CABLIVI (caplacizumab-yhdp) is indicated for the treatment of adult patients with acquired thrombotic thrombocytopenic purpura (aTTP), in combination with plasma exchange and immunosuppressive therapy.

Please see Full Prescribing Information


1. Scully M, Hunt BJ, Benjamin S, et al; British Committee for Standards in Haematology. Guidelines on the diagnosis and management of thrombotic thrombocytopenic purpura and other thrombotic microangiopathies. Br J Haematol. 2012;158(3):323-335. doi:10.1111/j.1365-2141.2012.09167.x

2. Fodil S, Zafrani L. Severe Thrombotic Thrombocytopenic Purpura (TTP) with Organ Failure in Critically Ill Patients. Journal of Clinical Medicine. 2022; 11(4):1103.

3. Tsai H-M. Pathophysiology of thrombotic thrombocytopenic purpura. Int J Hematol. 2010;91(1):1-19. doi:10.1007/s12185-009-0476-1

4. Miller DP, Kaye JA, Shea K, et al. Incidence of Thrombotic Thrombocytopenic Purpura/Hemolytic Uremic Syndrome. Epidemiology. 2004;15(2):208-215.

5. Goel R, King KE, Takemoto CM, Ness PM, Tobian AAR. Prognostic risk-stratified score for predicting mortality in hospitalized patients with thrombotic thrombocytopenic purpura: nationally representative data from 2007 to 2012. Transfusion. 2016;56(6):1451-1458. doi:10.1111/trf.13586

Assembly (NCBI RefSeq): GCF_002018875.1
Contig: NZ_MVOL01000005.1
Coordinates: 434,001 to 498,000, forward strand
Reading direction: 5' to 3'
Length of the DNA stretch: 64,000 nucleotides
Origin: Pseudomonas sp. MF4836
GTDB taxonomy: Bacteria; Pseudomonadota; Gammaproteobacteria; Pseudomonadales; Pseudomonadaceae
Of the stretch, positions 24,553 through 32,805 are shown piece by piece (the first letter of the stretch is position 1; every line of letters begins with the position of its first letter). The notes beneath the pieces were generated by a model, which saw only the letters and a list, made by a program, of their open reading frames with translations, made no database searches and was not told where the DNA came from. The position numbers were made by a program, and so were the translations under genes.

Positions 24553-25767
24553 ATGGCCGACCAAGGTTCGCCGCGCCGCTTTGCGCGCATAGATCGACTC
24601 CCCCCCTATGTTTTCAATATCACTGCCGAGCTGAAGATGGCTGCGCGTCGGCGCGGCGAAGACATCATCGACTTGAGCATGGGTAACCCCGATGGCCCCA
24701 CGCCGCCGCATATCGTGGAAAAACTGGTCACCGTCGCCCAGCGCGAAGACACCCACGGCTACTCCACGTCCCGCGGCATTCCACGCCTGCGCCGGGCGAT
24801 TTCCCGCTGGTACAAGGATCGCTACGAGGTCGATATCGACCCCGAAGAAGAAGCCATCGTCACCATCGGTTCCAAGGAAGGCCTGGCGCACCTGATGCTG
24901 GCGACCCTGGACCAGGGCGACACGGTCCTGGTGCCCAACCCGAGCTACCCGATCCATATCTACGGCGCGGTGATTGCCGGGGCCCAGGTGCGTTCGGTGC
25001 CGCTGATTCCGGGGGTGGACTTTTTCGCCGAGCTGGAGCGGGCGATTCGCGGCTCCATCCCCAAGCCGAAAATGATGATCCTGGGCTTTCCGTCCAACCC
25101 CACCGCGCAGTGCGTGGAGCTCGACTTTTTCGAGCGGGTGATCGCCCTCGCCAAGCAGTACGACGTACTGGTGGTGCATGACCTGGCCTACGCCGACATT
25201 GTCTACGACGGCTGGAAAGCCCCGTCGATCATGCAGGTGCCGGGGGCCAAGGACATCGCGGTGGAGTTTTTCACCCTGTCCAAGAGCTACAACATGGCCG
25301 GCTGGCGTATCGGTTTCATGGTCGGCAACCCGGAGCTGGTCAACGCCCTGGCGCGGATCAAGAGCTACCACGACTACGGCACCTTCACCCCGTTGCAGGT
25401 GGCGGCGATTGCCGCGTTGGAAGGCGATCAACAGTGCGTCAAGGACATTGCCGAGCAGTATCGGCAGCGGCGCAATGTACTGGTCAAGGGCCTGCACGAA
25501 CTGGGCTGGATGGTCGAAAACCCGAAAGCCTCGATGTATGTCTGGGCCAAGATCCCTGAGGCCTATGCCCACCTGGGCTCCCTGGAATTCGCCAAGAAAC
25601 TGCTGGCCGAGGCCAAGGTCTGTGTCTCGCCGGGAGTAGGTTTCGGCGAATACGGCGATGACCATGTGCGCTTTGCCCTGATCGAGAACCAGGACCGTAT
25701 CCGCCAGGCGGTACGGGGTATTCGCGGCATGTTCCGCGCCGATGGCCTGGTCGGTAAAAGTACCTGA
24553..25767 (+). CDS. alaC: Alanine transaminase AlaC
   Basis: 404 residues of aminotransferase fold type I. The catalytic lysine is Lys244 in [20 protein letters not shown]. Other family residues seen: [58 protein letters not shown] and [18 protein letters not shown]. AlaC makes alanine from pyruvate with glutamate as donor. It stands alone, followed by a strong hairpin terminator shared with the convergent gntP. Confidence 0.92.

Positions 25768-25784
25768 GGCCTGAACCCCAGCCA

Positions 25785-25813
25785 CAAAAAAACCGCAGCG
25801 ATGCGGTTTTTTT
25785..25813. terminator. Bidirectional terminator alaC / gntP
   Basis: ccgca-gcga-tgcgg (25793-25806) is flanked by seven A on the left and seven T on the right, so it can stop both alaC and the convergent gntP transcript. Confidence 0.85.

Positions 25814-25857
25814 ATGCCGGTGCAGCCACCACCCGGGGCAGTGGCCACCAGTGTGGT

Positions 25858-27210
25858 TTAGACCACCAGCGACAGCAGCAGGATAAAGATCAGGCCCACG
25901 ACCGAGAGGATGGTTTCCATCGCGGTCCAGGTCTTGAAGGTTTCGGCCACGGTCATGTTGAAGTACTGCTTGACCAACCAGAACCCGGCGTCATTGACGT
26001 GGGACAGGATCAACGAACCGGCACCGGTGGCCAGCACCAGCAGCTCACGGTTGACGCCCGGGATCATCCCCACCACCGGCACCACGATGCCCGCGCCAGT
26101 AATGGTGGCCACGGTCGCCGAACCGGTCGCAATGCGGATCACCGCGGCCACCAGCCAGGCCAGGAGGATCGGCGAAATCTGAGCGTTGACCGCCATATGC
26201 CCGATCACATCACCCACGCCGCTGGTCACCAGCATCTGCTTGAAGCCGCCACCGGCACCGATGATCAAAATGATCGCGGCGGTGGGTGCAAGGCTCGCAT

6. Kremer Hovinga JA, Vesely SK, Terrell DR, Lämmle B, George JN. Survival and relapse in patients with thrombotic thrombocytopenic purpura. Blood. 2010;115(8):1500-1511. doi:10.1182/blood-2009-09-243790 

7. Akwaa F, Antun A, Cataland SR. How I treat immune-mediated thrombotic thrombocytopenic purpura after hospital discharge. Blood. 2022;140(5):438-444. doi:10.1182/blood.2021014514

8. Scully M, Cataland SR, Peyvandi F, et al; for the HERCULES Investigators. Caplacizumab treatment for acquired thrombotic thrombocytopenic purpura. N Engl J Med. 2019;380(4):335-346.

9. CABLIVI [package insert]. Cambridge, MA: Genzyme Corporation.

10. Gallan AJ, Chang A. A new paradigm for renal thrombotic microangiopathy. Semin Diagn Pathol. 2020;37(3):121-126. doi:10.1053/j.semdp.2020.01.002

11. Joly BS, Coppo P, Veyradier A. Thrombotic thrombocytopenic purpura. Blood. 2017;129(21):2836-2846. doi:10.1182/blood-2016-10-709857

12. Holz J-B. The TITAN trial—assessing the efficacy and safety of an anti-von Willebrand factor Nanobody in patients with acquired thrombotic thrombocytopenic purpura. Transfus Apher Sci. 2012;46(3):343-346. doi:10.1016/j.transci.2012.03.027